War artist Edward Ardizzone takes Italian surrender

9th August 1943: War artist Edward Ardizzone takes Italian surrender

In the meantime Geoffrey had sent a message by the hotel manager to the Italian commander, an Alpini Colonel, telling him to report at once to us alone with his Adjutant. I was on tenterhooks in case he should call our bluff and know more of the situation than we did, we had learned that he had four hundred men under his command. To my surprise he turned up with the Adjutant. We told him that the town was surrounded and that he must surrender and ordered him to disarm his troops and march them away southward. Over a glass of champagne he meekly and sadly complied.




Troublesome British POWs in Germany

31st July 1943: Troublesome British POWs in Germany

But the General, brimming with self-confidence, said, ‘No, no. The driver will keep watch.’ Like his boss the general, the driver didn’t know much about POWs; he was far too polite, fielding a constant stream of questions from two German-speakers while the rest of the rabble scrambled over the car, in evident awe and admiration. After giving the driver some cigarettes the crowd dispersed, together with the general’s gloves, torch, maps and tool-kit, and a handbook optimistically marked ‘Secret’.




The Germans crack down on ordinary Poles

2nd July 1943: The Germans crack down on ordinary Poles

A large group of women stood on both sides of the street, cursing the Germans and crying. Seeing this I was reminded of the Jews marching prior to their liquidation. Everything looked the same, except for one thing: the big difference was attitude. The Jews marched in complete resignation, guarded only by a few gendarmes. Here these marching men showed hatred toward Germans and were being guarded by hundreds of soldiers carrying machine guns.




Cholera and Japanese savagery on the Railway of Death

26th June 1943: Cholera and Japanese savagery on the Railway of Death

A cholera death in the British camp today along with 3 others. Their state is pitiable but then, Oh Lord! hygiene is a menace to us who live alongside them. No. 2 rock clearing party left today at 0700 hours in darkness and no doubt will not be back until late tonight, poor devils. So the pace increases. Imagine those poor ill, exhausted wretches having to be got up, fed, issued with lunch rice and got away in black darkness after counts, etc. and to drag their way into camp again in the dark some fourteen hours hence.




Cholera strikes the POWs on the Railway of Death

15th June 1943: Cholera strikes the POWs on the Railway of Death

Three thick pieces of bamboo about two and a half feet wide were laid on the ground as the head, middle and bottom of the bed frame; and long pieces, flattened out, were laid on top of them. These were the standard pieces which we supplied by joint labour. Over them we each built the best shelter we could devise, most of us using our groundsheets. We had also to dig ourselves a latrine.




German Police report on the Katyn massacre

10th June 1943: German Police report on the Katyn massacre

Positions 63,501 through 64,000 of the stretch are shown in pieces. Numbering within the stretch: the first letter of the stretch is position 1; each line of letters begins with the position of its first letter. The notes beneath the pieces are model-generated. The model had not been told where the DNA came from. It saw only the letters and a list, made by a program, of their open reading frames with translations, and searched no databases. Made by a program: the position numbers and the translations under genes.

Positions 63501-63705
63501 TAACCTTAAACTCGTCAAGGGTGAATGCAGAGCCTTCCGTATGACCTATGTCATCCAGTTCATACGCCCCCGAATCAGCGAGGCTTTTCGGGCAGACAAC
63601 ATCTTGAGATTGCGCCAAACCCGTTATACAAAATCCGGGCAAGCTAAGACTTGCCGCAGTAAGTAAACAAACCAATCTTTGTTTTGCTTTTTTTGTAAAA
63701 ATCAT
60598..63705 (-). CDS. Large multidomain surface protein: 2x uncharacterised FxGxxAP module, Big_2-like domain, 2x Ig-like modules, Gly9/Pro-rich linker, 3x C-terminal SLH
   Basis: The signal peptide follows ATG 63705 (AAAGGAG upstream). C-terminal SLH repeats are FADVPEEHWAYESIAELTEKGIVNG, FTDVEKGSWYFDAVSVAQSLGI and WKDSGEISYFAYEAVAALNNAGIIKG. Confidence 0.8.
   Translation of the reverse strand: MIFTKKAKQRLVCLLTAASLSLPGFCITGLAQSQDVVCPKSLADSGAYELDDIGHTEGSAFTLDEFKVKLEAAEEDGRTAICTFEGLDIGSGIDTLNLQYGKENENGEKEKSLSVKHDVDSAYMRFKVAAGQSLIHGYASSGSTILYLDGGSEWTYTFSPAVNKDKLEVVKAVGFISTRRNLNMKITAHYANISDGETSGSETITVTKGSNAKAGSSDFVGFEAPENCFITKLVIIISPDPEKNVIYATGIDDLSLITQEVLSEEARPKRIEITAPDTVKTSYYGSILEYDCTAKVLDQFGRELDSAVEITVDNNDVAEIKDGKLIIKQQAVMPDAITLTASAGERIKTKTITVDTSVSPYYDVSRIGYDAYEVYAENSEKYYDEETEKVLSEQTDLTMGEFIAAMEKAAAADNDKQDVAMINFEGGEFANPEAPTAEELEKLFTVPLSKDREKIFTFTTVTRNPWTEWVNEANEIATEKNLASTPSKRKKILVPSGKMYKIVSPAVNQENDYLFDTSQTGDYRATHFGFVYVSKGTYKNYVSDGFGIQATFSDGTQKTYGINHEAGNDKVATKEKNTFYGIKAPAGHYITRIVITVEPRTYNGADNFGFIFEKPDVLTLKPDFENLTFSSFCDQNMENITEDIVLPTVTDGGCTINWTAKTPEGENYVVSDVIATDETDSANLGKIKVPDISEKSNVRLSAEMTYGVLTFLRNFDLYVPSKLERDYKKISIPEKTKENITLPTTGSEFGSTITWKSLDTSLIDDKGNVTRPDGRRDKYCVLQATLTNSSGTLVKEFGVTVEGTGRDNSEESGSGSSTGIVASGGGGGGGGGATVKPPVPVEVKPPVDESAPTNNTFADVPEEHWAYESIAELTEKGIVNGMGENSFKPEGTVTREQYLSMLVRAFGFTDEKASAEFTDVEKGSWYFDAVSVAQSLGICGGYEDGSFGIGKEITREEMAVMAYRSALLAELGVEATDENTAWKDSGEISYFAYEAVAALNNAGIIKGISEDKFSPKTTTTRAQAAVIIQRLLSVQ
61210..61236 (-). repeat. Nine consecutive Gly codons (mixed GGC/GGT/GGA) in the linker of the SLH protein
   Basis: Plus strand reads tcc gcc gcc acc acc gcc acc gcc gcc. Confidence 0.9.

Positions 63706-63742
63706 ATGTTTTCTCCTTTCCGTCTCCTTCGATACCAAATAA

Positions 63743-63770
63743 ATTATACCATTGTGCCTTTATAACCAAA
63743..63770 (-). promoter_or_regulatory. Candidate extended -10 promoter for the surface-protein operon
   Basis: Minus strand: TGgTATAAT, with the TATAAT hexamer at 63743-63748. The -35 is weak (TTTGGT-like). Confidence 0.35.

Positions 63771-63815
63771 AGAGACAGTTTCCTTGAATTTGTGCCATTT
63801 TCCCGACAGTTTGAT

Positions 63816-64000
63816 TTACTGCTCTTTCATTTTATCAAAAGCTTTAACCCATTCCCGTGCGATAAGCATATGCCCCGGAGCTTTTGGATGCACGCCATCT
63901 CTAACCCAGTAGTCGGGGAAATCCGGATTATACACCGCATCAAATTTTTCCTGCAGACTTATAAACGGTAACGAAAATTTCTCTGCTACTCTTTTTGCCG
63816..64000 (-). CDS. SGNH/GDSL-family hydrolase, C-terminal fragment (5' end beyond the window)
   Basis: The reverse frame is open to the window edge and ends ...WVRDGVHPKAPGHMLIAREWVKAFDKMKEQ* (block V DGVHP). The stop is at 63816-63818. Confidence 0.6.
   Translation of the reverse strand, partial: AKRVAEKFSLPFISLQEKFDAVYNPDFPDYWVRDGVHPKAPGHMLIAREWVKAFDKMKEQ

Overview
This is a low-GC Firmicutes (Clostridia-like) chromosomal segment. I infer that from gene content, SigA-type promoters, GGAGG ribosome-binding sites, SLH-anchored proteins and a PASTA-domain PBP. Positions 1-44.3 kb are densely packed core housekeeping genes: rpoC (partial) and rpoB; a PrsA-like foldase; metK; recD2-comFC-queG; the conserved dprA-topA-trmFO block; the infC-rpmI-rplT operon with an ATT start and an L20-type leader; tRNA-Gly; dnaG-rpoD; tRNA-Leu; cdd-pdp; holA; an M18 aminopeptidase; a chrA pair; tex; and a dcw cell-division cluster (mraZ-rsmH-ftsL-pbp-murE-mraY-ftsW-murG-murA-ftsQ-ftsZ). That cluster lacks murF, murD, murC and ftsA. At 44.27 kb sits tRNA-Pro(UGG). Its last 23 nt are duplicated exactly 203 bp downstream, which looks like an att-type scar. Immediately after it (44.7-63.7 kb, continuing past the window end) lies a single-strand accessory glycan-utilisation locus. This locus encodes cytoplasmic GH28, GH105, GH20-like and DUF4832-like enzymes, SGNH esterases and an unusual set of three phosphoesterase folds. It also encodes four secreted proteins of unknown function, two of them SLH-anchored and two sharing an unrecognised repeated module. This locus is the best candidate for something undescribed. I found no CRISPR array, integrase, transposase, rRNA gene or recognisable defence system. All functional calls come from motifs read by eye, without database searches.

Preliminary excavations undertaken in various parts of the wooded area invariably led to the discovery of mass-graves (‘fraternal graves’) in which the bodies of Russians of both sexes were found. Some of these bodies were carefully examined and it was proved that, without exception, death was caused by a shot in the back of the neck. From the documents found, it appeared that they were prisoners from the NKVD jail in Smolensk, the majority being political prisoners.




Japanese-American POW discovered by Japanese

1st June 1943: Japanese-American POW discovered by Japanese

He called me back up to the front of the room and looked me up and down, sucking his teeth and muttering something incredulously about Fujita being a POW. He tried to carry on a conversation with me, about me, and finally decided that I really could not speak the language. He would feel of my skin and then put his arm next to mine and compare them, and like the guard at the wash rack, he said ‘Somma, Somma!




A short spell in the ‘Cooler’

21st May 1943: A short spell in the ‘Cooler’

I hated the solitude — I cannot begin to describe how much — with nothing to read, nothing to look at, nobody to talk to. Even the food was punitive: a thin round of black bread for breakfast, thin ‘soup’ and a few potatoes for lunch, and another piece of bread in the evening. One lunchtime I had a bit of extra protein in the shape of grubs in the soup. Although very hungry, I passed that one up.




The Germans surrender in North Africa

12th May 1943: The Germans surrender in North Africa

At the end the battlefield fell to pieces and lost all pattern and design, and those who had fought hardest on both sides found they had nothing to say, nothing to feel beyond an enveloping sense of gratitude and rest. The anger subsided at the surrender, and for the first time the German and Allied soldiers stood together looking at one another with listless and passionless curiosity.




Nazis announce Katyn massacre of Polish officers

13th April 1943: Nazis announce Katyn Wood massacre of Polish officers

He told me that he had proofs that the Soviet Government had murdered the 15,000 Polish officers and other prisoners in their hands, and that they had been buried in vast graves in the forests, mainly around Katyn. He had a wealth of evidence. I said, “If they are dead nothing you can do will bring them back.”